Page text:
Dubai has emerged as a haven for wealthy Russians fleeing the impact of western sanctions over the war in Ukraine.
Russian billionaires and entrepreneurs have been arriving in the United Arab Emirates (UAE) in unprecedented numbers, business leaders told the BBC.
Property purchases in Dubai by Russians surged by 67% in the first three months of 2022, a report said.
The UAE has not put sanctions on Russia or criticised its invasion of Ukraine.
It is also providing visas to non-sanctioned Russians while many Western countries have restricted them.
It is estimated that hundreds of thousands of people have left Russia over the last two months – although exact figures are not available.
One Russian economist said as many as 200,000 Russians had left in the first 10 days after the war began.
Virtuzone, which helps companies to set up operations in Dubai, has seen a huge surge of Russian clients.
“We are receiving five times more enquiries from Russians since the war began,” said chief executive George Hojeige.
“They are worried about an economic meltdown that’s coming. That is why they are moving here to secure their wealth,” he added.
The influx of Russian nationals has bolstered demand for luxury villas and apartments across the city. Real estate agents are reporting a surge in property prices, as Russians arriving in Dubai are looking to purchase homes.
Dubai-based real estate agency Betterhomes found property purchases by Russians surged by two thirds in the first three months of 2022.
And another real estate agency, Modern Living, told the BBC it had hired many Russian-speaking agents to cater to rising demand. Chief executive Thiago Caldas said they were receiving numerous calls from Russian nationals looking to relocate to Dubai immediately.
“Russians who are coming down are not buying just for investment, they are looking at Dubai as a second home,” he said.
Many multinational companies and Russian start-ups are also relocating their employees to the UAE.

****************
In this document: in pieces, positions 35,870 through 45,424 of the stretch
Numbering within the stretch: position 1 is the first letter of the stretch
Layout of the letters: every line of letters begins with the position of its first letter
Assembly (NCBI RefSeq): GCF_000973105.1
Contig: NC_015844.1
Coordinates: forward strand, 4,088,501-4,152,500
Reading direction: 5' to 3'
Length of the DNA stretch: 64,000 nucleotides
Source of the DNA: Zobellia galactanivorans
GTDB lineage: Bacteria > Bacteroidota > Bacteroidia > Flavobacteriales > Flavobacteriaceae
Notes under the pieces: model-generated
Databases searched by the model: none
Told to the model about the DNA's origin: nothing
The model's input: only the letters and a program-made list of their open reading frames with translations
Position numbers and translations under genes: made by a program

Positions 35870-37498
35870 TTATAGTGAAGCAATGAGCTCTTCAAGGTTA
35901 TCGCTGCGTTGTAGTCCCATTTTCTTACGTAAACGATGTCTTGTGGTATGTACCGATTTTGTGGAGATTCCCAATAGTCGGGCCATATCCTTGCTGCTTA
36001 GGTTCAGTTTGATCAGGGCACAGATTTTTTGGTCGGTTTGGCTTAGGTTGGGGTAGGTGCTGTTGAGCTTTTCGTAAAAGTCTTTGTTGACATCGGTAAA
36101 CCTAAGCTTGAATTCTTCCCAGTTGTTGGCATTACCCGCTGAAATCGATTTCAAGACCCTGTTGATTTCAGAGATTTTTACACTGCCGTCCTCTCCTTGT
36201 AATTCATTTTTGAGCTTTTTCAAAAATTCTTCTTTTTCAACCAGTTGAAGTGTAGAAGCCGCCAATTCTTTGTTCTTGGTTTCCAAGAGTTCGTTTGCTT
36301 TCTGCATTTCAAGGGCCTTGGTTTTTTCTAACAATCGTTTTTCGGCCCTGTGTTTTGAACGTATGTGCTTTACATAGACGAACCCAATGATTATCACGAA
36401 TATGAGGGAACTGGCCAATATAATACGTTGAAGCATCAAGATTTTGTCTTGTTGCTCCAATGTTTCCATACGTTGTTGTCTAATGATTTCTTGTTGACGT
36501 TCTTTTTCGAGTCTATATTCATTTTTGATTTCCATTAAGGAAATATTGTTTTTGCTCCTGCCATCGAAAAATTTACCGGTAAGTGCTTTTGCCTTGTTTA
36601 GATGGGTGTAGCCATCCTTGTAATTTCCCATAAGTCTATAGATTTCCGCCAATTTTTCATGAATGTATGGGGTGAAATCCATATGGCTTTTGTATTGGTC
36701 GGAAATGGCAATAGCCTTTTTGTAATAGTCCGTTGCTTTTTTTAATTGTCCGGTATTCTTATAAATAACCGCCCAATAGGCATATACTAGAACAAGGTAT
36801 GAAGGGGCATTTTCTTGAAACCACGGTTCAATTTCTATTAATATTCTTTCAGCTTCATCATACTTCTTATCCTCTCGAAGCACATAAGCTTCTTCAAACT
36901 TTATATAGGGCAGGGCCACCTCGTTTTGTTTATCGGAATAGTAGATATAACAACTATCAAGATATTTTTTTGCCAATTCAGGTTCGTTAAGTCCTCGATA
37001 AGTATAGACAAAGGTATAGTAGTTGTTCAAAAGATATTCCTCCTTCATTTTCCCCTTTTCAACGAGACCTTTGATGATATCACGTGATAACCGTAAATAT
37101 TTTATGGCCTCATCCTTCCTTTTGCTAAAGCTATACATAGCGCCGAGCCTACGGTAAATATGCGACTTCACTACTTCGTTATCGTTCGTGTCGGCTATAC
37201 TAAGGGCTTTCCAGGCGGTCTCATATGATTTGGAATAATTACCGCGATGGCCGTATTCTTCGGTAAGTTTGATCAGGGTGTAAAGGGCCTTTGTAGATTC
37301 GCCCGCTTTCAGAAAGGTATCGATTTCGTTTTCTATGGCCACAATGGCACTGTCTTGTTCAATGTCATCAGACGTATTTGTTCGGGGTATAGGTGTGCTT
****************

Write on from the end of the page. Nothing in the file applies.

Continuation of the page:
Fuad Fatullev is the co-founder of WeWay – a blockchain technology company that had offices in Russia and Ukraine. After the war broke out, he and his partners shifted hundreds of employees to Dubai.
“The war had a massive impact on our operations. We couldn’t continue [as we were] as we had to move hundreds of people outside of Ukraine and Russia,” says Fuad, who is a Russian citizen.
He adds that they chose to shift their employees to the UAE as it offers a safe economic and political environment to operate a business.
He said Russian businesses were moving out as they were finding it incredibly difficult to operate due to sanctions. The challenge was even more acute for companies dealing with international clients and brands, as most western firms have severed ties with Russian-based enterprises, he said.
Global firms like Goldman Sachs, JP Morgan and Google that have shut down offices in Russia, are also relocating some of their employees to Dubai.
“There is definitely a brain drain that is happening. A lot of people are leaving because there are a lot of business restrictions right now,” says Mr Fatulley.
Russia’s central bank is barred from tapping into the billions of foreign reserves held overseas in foreign banks. Some Russian banks have been removed from the Swift financial messaging system.
To protect its reserves, the Russian government has enacted capital restrictions and banned citizens from exiting the country with more than $10,000 in foreign currency.
Finding it difficult to transfer cash, a lot of Russian buyers are making payments in cryptocurrencies. Some of the purchasers have an intermediary who will take the payment in crypto and then pass on the cash to the seller on behalf of the buyer.
Gulf states including the UAE and Saudi Arabia have rejected calls from western governments to impose sanctions on Russia.
The UAE was one of only three countries, along with China and India, to abstain in a United Nations Security Council vote in February to condemn Russia’s invasion of Ukraine. It also abstained in a General Assembly vote on 7 April to suspend Russia from the UN Human Rights Council.
The rise in Russian investment comes just months after the UAE was placed on a “grey list” by the Financial Action Task Force (FAFT), a global financial crime watchdog.
It means the country faces increased monitoring of its efforts to counter money laundering and terrorist financing. The UAE government has claimed to have taken significant measures to regulate inbound investment, and has stated that it remains committed to working closely with FAFT on areas for improvement.(BBC)